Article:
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At Home Group Inc. (NYSE:HOME)
Q1 2021 Earnings Call
Jun 18, 2020, 4:30 p.m. ET

Contents:

  • Prepared Remarks
  • Questions and Answers
  • Call Participants

Prepared Remarks:

Operator

Greetings and welcome to the At Home First Quarter Fiscal Year 2021 Earnings Call. At this time, all participants are in a listen-only mode. A brief question-and-answer session will follow the formal presentation. [Operator Instructions] As a reminder, this conference is being recorded.

It is now my pleasure to introduce your host Arvind Bhatia, Vice President, Investor Relations. Thank you. You may begin.

Arvind Bhatia -- Vice President of Investor Relations

Good afternoon everyone and thank you for joining us today for At Home's first quarter fiscal year 2021 earnings results conference call. On the call today are Chairman and Chief Executive Officer, Lee Bird; President and Chief Operating Officer; Peter Corsa; and Chief Financial Officer, Jeff Knudson.

Lee will begin by updating you on our response to the COVID-19 situation and how we are positioning the Company for the future, followed by high-level results for the first quarter and a few highlights from our ongoing second quarter. Peter will then provide an update on our operational, supply chain and inventory management initiatives. Jeff will provide color on the actions we've taken to preserve liquidity, a quick review of our financial results for the quarter and financial highlights from the second quarter. Please note that we will not be discussing financial guidance today. After the team has made their formal remarks, we will open the call to questions.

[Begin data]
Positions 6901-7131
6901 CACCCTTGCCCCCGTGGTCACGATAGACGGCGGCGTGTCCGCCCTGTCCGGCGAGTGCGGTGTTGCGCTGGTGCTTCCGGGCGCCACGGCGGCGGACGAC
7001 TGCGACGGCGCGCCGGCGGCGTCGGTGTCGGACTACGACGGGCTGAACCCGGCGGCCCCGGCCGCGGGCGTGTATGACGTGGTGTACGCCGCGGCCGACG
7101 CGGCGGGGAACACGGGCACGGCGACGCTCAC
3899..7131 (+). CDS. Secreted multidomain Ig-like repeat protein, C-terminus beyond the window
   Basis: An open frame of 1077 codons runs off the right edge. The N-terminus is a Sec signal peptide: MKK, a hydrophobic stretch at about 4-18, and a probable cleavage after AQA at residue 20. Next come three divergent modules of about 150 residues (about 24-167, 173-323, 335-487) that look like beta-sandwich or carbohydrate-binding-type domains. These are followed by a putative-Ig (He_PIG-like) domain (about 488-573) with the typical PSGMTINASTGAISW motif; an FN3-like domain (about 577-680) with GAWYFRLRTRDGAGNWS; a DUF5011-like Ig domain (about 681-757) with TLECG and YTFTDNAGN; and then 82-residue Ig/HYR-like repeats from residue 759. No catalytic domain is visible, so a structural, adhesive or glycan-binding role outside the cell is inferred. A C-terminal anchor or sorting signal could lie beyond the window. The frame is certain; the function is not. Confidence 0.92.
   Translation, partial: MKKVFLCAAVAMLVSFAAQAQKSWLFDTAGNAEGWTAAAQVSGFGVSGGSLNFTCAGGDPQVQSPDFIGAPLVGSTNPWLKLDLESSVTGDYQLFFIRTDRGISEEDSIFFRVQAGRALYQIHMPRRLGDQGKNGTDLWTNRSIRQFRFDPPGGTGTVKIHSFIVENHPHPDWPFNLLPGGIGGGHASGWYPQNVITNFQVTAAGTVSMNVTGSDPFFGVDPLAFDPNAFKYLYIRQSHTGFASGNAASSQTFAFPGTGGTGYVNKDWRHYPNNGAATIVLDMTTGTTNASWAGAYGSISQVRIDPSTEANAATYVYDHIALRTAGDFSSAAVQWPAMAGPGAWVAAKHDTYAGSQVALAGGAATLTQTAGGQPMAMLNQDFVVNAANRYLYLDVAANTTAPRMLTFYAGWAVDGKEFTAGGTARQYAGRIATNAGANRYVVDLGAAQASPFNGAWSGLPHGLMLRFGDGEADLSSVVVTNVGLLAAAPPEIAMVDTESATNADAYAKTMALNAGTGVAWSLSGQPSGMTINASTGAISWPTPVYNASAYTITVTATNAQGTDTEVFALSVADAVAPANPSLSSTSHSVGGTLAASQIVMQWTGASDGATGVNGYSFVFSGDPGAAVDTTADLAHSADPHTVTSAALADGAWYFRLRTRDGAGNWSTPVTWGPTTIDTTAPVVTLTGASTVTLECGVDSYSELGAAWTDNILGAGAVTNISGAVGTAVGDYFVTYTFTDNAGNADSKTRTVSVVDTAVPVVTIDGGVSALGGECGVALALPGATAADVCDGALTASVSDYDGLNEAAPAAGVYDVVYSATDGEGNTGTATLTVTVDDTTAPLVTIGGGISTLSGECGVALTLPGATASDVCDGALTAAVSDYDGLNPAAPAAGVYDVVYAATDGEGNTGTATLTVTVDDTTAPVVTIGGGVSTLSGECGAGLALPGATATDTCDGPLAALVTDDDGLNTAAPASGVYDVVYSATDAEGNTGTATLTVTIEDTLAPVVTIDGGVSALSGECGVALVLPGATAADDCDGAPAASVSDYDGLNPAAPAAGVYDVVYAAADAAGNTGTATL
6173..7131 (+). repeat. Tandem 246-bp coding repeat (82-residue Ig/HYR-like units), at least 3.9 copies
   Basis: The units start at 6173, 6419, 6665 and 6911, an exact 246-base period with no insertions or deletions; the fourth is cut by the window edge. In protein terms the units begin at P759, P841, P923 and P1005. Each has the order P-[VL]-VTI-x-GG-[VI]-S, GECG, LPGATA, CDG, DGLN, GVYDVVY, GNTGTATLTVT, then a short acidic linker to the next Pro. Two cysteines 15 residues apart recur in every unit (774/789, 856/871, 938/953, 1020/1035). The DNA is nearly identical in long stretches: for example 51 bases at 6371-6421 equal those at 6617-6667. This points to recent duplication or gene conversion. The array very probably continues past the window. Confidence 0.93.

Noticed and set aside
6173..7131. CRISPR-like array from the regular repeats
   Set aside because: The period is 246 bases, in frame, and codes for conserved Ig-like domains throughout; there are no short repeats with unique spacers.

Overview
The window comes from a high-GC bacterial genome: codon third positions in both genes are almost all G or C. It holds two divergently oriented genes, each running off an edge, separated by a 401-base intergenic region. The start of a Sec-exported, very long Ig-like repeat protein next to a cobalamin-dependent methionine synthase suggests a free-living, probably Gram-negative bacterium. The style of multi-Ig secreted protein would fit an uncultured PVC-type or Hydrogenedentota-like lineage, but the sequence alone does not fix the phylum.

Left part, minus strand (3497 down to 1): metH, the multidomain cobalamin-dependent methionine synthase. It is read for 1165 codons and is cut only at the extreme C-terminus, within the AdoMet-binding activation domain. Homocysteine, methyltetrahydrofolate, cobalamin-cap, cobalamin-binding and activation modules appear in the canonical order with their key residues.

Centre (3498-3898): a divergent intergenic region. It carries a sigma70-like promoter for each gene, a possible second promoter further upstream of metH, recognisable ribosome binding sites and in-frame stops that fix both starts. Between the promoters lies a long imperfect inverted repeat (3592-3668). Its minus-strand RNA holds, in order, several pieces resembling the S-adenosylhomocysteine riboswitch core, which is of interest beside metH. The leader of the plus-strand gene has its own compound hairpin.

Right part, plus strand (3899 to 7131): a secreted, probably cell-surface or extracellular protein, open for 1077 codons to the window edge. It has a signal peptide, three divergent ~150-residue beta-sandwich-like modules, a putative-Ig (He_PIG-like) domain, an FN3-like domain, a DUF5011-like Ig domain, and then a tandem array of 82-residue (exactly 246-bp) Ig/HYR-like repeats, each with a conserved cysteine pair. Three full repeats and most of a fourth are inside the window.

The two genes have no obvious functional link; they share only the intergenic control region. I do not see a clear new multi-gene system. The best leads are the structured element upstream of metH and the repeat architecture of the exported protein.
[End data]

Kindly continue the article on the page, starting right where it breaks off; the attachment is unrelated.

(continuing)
Before we begin, I need to remind you that certain comments made during this call may constitute forward-looking statements and are made pursuant to and within the meaning of the Safe Harbor provisions of the Private Securities Litigation Reform Act of 1995. In particular, statements about our outlook and assumptions for financial performance for fiscal year 2021 and our long-term growth targets as well as statements about the markets in which we operate, expected new store openings, real estate strategy, potential growth opportunities, future capital expenditures, future cash flows, the impact of tariffs and the impact of the global outbreak of COVID-19 pandemic are forward-looking statements. Such forward-looking statements are subject to both known and unknown risks and uncertainties that could cause actual results to differ materially from such statements. Those are referred to in At Home's press release issued today and in filings that At Home makes with the SEC. The forward-looking statements made today are as of the date of this call and At Home does not undertake any obligation to update any forward-looking statements.